Tjalling C. Koopmans Econometric Theory Prize Awarded
Econometric Theory has announced the winning article for “The Tjalling C. Koopmans Econometric Theory Prize” in its August 2018 issue. The winning article, “Speciﬁcation Tests for Lattice Processes,” was written by Javier Hidalgo (London School of Economics) and Myung Hwan Seo (Seoul National University), and appeard in the April 2015 issue of Econometric Theory (volume 31(2), pages 294–336).
Along with Cambridge University Press, Yale Sterling Professor of Economics and Statistics, and Cowles Research Staﬀ Member, Peter C.B. Phillips, congratulate the authors on their success in receiving the award.
The prize is kindly supported by the Cowles Foundation, Yale University. It is named in honor of Tjalling C. Koopmans, the 1975 Nobel Laureate in Economic Science. The selection of the winning article was made by the Advisory Board of the Journal and all articles published in Econometric Theory over 2015–2017 inclusive were candidates for the prize, except those that were authored or coauthored by the Editor and members of the Advisory Board. The prize is accompanied by a ﬁnancial award of $1000 to the winning author(s).
The citation of the winning paper (written by the Advisory Board and Editor) is as follows:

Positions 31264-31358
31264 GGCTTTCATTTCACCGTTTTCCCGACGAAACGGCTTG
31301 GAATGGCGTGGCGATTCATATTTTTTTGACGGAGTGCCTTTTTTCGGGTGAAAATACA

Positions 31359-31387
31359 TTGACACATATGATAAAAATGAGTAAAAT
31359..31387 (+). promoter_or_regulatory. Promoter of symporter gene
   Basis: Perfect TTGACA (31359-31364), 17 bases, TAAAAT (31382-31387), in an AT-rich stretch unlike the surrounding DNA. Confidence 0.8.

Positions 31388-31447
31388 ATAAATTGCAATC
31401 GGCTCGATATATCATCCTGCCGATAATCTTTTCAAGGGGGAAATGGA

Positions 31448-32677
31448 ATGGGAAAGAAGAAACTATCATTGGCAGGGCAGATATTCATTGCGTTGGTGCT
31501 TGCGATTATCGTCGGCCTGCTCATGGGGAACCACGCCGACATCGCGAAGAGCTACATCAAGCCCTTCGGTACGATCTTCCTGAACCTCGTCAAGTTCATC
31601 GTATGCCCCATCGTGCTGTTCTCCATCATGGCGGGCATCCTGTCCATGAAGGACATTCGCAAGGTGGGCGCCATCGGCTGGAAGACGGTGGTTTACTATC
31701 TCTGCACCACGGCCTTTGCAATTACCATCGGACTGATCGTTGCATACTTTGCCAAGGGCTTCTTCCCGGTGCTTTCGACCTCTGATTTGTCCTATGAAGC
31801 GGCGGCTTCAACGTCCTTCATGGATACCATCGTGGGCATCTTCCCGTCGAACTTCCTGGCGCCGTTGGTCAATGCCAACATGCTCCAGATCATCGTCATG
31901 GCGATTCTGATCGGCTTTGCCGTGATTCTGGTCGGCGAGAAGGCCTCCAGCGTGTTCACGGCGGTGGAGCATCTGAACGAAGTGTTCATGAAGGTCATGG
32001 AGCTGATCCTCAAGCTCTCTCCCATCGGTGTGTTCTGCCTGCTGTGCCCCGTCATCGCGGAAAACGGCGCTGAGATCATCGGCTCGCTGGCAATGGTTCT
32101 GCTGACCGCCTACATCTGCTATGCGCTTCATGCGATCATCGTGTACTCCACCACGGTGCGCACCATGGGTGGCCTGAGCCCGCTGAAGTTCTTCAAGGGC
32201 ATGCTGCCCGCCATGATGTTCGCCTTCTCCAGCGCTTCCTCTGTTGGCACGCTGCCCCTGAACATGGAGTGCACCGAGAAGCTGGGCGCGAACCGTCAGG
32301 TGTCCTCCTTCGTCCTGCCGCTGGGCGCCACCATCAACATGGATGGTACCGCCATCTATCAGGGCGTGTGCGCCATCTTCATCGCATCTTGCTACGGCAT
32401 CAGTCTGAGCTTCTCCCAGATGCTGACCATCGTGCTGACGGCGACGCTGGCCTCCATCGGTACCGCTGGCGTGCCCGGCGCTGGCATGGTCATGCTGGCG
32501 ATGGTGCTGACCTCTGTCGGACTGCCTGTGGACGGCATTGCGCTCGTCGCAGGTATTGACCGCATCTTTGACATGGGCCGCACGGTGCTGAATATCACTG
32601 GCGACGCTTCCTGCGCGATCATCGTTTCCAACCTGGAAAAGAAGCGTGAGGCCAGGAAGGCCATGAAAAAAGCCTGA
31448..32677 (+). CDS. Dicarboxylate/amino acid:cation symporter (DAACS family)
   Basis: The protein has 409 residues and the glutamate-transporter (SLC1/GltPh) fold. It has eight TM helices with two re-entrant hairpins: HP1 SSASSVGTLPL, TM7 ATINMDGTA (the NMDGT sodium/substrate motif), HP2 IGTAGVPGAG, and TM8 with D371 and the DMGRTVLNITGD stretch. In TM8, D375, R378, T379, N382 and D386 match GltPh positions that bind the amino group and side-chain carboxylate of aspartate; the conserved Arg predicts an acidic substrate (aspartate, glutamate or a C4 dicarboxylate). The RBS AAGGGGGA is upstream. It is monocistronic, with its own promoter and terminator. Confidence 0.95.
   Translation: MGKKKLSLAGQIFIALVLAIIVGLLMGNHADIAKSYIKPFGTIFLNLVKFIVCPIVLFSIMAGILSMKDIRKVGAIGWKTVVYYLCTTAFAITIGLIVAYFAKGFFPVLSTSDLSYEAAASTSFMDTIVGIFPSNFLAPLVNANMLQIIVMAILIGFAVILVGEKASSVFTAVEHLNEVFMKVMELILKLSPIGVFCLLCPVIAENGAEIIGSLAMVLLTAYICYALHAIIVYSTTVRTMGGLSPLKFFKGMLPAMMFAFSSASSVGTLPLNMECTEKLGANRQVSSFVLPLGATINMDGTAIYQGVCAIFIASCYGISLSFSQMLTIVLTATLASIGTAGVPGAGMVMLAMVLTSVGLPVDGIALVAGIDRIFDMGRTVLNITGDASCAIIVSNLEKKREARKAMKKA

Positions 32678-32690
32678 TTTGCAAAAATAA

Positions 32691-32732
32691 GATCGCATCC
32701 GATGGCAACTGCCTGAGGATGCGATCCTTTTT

The article explores the properties of weakly stationary (scalar) random sequences x(t) in which the parameter (t) may be d dimensional on a lattice. Important examples are, for d = 1, noncausal linear dynamical systems and, for d > 1, spatial and spatiotemporal systems, which play a major role in many scientiﬁc areas. Many relevant examples of such processes arise in environmental and development economics. Within this wide context, x(t) is assumed to be a generalized “spatial” linear process, with unobserved “spatial” i.i.d. inputs. This formulation leads to a transfer function in d variables and a spectral density in d variables. The article contributes by developing statistical tests for correct speciﬁcation of the dynamics of x(t), or more precisely, tests of the hypothesis that the covariogram of x(t) follows a speciﬁc parametric model. The (tapered) periodogram may be used for a Whittle-type estimator leading to a corresponding test. Such a test-statistic, however, is not pivotal. To address this diﬀiculty, the authors introduce a transformation that leads to an asymptotic distribution, which is free of nuisance parameters. As a second result, the authors propose a bootstrap analogue of the transformation and conﬁrm its validity. Third, the authors analyze linear parametric regression models, where x(t) is the (unobserved) additive noise component. These contributions provide a foundation for further study of such multidimensional spatiotemporal processes and a mechanism for their use in econometric work in many diﬀerent applied ﬁelds.
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